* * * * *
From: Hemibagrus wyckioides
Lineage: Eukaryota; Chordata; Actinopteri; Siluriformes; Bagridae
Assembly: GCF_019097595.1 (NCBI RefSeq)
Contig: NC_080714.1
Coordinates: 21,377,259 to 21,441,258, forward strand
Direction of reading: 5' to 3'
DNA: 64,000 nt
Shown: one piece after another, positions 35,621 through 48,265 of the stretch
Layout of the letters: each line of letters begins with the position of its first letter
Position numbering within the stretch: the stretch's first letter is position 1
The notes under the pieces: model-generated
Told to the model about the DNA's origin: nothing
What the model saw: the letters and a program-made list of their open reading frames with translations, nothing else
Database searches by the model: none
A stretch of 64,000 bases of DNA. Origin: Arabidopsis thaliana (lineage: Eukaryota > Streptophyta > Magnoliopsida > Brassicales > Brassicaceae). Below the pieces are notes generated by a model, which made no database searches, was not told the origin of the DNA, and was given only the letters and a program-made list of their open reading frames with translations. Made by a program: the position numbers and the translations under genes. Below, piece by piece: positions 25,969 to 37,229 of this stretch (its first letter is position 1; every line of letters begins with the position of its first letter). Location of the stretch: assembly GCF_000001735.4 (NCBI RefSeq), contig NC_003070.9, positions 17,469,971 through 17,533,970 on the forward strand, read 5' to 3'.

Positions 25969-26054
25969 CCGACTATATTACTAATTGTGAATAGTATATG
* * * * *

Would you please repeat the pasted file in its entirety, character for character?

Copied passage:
From: Hemibagrus wyckioides
Lineage: Eukaryota; Chordata; Actinopteri; Siluriformes; Bagridae
Assembly: GCF_019097595.1 (NCBI RefSeq)
Contig: NC_080714.1
Coordinates: 21,377,259 to 21,441,258, forward strand
Direction of reading: 5' to 3'
DNA: 64,000 nt
Shown: one piece after another, positions 35,621 through 48,265 of the stretch
Layout of the letters: each line of letters begins with the position of its first letter
Position numbering within the stretch: the stretch's first letter is position 1
The notes under the pieces: model-generated
Told to the model about the DNA's origin: nothing
What the model saw: the letters and a program-made list of their open reading frames with translations, nothing else
Database searches by the model: none
A stretch of 64,000 bases of DNA. Origin: Arabidopsis thaliana (lineage: Eukaryota > Streptophyta > Magnoliopsida > Brassicales > Brassicaceae). Below the pieces are notes generated by a model, which made no database searches, was not told the origin of the DNA, and was given only the letters and a program-made list of their open reading frames with translations. Made by a program: the position numbers and the translations under genes. Below, piece by piece: positions 25,969 to 37,229 of this stretch (its first letter is position 1; every line of letters begins with the position of its first letter). Location of the stretch: assembly GCF_000001735.4 (NCBI RefSeq), contig NC_003070.9, positions 17,469,971 through 17,533,970 on the forward strand, read 5' to 3'.

Positions 25969-26054
25969 CCGACTATATTACTAATTGTGAATAGTATATG